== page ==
I recently picked up a few tools at an antique mall in Alabama, which included a vintage Craftsman 506-51920 woodworker’s vise. This post will describe my restoration of the vise, which will be put back into use. This vise model started being sold by Sears around 1973, so it’s not much older than 43 years – ‘vintage’, but fairly recent.
The jaws are 4×7 inches and open to 7 inches. This vise is a non-quick-release vise, unlike it’s big 10-inch brother, the 506-51890, which I previously restored. Normally, I’d prefer a heftier quick-release vise, but this one is going to go on a small workbench that I plan to build for my kids to play on, so the 51920 provides the twin benefits of being lighter weight (12 lbs) and more intuitive for a small child to use (a quick-release nut can be a little confusing to little kids – this one just continuous turns to open or close).
This vise is in pretty good shape. One of the guide bars is a little dinged up. There’s rust, of course. Otherwise, it works fine. The seller had even mounted hardwood jaw pads (with some ugly screws.)
I think I paid $35 for this vise, so it’s not going to make me cry (much)
if when the kids abuse the vise. It cost $16.19 from Sears in their 1972-1973 catalog (the earliest I could find it – it wasn’t in the 1968 catalog). In 2016 dollars, that would be $87.07. This vise’s 506-prefix indicates it was manufactured for Craftsman by Columbian, in the USA (of course).
My vise is #2 in the photo from the 1972-1973 Craftsman catalog. Craftsman Woodworker’s Vise. Steel handle. Guide rods. Acme thread screw. 4×7-in. jaw, 7-in. capacity. Holes in jaws for mounting wood faces. Fits 2-1/4-inch bench thickness; 1/2-in clearance at top. Shipping weight 12 lbs. $16.19.
The parts list couldn’t be simpler. A C-clip holds the screw and front jaw together. I was surprised to see that there is no drag bar preventing the front jaw from completely unscrewing. I may modify it to include one since the kids will no doubt turn the handle until the 5 lb front jaw drops on someone’s foot. The female threaded ‘nut’ is machined directly into the back jaw casting. Source: SearsPartsDirect.com (annotated)
The front casting looks essentially the same as my 51890, but there is no included dog. One could be retrofitted between the front jaw and the wooden pad if desired.
The front face.
Back of the rear jaw. Note the lack of a drag bar, which would have prevented the front from completely unscrewing.
The rear jaw has two ears to attach to the underside of a bench. I inspected everything closely for cracks before purchasing. I expect that the ears, the edges along the ears / rear of the back jaw, and guide bar channels are where these cast iron parts will want to crack first.
I have wanted a blasting cabinet for a year now. I finally pulled the trigger on this one from Harbor Freight. After heavily modifying it (a potential separate post), I was actually pretty happy with the cabinet. My Craftsman 100 series drill press is waiting her turn in the cabinet. I think she’s a little offended to be sitting next to that foreign-made junk.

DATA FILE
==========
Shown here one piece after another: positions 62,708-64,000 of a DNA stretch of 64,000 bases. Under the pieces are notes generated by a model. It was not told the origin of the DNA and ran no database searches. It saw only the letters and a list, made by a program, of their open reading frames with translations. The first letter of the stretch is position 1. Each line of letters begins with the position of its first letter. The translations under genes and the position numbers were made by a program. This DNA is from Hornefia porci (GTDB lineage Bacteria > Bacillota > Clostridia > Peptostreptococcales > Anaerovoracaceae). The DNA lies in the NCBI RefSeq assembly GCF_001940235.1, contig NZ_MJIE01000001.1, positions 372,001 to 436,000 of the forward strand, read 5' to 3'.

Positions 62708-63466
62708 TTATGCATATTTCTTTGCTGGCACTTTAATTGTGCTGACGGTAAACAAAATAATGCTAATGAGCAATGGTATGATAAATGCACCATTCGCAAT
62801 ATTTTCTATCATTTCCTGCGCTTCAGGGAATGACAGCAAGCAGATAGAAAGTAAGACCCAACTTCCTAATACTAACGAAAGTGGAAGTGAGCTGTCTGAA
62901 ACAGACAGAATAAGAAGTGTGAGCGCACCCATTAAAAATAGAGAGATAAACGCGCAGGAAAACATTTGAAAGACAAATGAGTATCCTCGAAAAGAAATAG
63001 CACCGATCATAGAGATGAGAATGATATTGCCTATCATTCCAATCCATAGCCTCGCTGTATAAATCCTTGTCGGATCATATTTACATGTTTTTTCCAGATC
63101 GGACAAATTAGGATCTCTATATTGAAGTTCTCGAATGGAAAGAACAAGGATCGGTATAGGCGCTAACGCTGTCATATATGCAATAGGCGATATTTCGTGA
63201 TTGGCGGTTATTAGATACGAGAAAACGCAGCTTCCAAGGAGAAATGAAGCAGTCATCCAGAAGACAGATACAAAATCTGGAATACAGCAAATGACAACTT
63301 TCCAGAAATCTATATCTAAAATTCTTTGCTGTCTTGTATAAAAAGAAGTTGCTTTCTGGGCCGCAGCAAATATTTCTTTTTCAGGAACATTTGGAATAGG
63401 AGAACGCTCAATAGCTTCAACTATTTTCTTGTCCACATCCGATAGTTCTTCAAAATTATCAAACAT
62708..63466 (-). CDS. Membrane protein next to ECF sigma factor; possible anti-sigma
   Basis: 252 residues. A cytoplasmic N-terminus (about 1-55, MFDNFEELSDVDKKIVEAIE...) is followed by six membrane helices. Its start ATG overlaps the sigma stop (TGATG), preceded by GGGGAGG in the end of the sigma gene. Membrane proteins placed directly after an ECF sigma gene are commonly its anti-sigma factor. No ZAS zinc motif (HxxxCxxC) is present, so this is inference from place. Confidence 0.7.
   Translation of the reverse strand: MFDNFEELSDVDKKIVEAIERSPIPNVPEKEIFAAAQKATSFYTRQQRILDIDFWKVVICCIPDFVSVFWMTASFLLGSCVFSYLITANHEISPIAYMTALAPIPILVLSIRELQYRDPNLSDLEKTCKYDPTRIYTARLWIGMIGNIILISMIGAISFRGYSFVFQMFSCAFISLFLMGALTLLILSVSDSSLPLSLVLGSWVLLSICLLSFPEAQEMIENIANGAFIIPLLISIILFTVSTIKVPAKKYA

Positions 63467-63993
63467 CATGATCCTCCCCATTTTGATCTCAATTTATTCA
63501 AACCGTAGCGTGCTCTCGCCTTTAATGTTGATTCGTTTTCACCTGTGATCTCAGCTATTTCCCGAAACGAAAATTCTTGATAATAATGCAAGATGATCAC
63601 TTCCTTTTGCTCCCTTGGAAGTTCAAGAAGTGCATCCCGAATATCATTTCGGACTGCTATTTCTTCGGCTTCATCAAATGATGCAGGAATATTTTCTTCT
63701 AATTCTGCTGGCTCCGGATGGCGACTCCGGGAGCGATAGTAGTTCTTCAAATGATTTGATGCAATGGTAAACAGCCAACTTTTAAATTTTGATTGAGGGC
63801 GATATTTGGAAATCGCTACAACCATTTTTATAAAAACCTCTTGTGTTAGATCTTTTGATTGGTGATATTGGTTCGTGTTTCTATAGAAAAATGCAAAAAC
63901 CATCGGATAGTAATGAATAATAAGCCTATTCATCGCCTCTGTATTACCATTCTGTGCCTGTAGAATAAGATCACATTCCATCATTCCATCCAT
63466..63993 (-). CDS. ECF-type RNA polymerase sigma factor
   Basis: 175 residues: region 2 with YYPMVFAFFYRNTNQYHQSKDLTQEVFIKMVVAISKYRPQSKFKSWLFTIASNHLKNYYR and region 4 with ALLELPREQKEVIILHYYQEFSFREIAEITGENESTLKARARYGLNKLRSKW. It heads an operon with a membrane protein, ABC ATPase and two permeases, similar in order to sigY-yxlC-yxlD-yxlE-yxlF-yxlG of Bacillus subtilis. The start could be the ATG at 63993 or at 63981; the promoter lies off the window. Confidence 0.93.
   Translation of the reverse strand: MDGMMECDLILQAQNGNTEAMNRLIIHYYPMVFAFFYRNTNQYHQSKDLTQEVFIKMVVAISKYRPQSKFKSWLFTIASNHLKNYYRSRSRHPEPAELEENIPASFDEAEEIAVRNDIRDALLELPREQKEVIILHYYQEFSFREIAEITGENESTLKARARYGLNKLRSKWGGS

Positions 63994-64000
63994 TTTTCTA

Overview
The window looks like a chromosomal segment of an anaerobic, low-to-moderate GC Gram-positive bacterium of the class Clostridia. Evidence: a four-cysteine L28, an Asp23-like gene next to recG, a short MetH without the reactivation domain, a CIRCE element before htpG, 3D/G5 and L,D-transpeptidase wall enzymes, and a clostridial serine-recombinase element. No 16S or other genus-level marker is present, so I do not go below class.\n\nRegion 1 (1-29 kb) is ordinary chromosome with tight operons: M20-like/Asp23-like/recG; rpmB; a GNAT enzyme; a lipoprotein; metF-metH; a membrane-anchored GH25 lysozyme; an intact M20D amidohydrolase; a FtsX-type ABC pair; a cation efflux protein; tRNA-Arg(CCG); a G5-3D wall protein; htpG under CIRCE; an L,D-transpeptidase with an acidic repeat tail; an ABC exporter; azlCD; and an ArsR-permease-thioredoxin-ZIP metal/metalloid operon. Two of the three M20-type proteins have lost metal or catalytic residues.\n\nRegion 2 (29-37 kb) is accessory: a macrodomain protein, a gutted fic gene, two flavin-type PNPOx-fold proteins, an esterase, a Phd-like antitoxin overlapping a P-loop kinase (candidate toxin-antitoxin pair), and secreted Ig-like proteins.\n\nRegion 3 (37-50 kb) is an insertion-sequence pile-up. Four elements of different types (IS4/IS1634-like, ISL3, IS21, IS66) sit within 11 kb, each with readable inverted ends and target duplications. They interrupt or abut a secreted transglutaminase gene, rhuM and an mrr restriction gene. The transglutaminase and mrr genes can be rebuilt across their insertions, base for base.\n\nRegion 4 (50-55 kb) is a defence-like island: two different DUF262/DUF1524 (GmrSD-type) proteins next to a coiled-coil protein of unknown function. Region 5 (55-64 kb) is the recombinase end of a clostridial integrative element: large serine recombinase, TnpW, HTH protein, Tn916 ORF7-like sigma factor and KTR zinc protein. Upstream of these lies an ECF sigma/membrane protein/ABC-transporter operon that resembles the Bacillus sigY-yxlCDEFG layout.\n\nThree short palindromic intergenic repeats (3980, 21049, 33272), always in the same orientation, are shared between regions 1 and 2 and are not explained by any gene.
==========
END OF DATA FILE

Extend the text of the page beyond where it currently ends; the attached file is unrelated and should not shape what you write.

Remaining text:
My first blasting project was this vise. I plugged the threaded hole and taped off the handle and bars. They’d get polished later. Sorry, no ‘in-progress’ photos during the blasting. I was pressed for time. Suffice it to say, everything came right off, and I just blew off the grit, wiped it with acetone, and proceded to paint. I used Rust-oleum Hammered Light Blue, purchased from Amazon.
After paint, before polishing the bare steel. I probably should have polished first, but everything is pretty accessible even once painted.
I started cleaning up the bare steel parts with 400 and 600 grit sandpaper, then went to a cotton buffing wheel with white buffing compound. I’m not going for perfect, just smooth and rust-free. The right side in the in-progress photo was buffed and the left side hadn’t yet been buffed, so you can compare. I ended up buffing things a little more.
After paint and some basic polishing on the handle.
Top down view
Rear view. I still intend to polish the guide bars a little, but they’re almost as smooth as they’re going to get. I think the left hand one got bumped at some point. There’s a slightly snug point during closing. It’s not at all a big deal, and lubrication will probably fix it.
Restored Craftsman 506-51920 Woodworker’s Vise, ready for another 40+ years of service.
I still need to cut some 3/4-inch plywood jaw pads for the vise and I will locate some better-fitting screws to hold the jaw pads. I might experiment with cold-bluing the screws, just so they don’t stand out as much. Otherwise, the vise is waiting for me to build my kids their little work bench. I had fun restoring this little vise. Hope you enjoyed this post!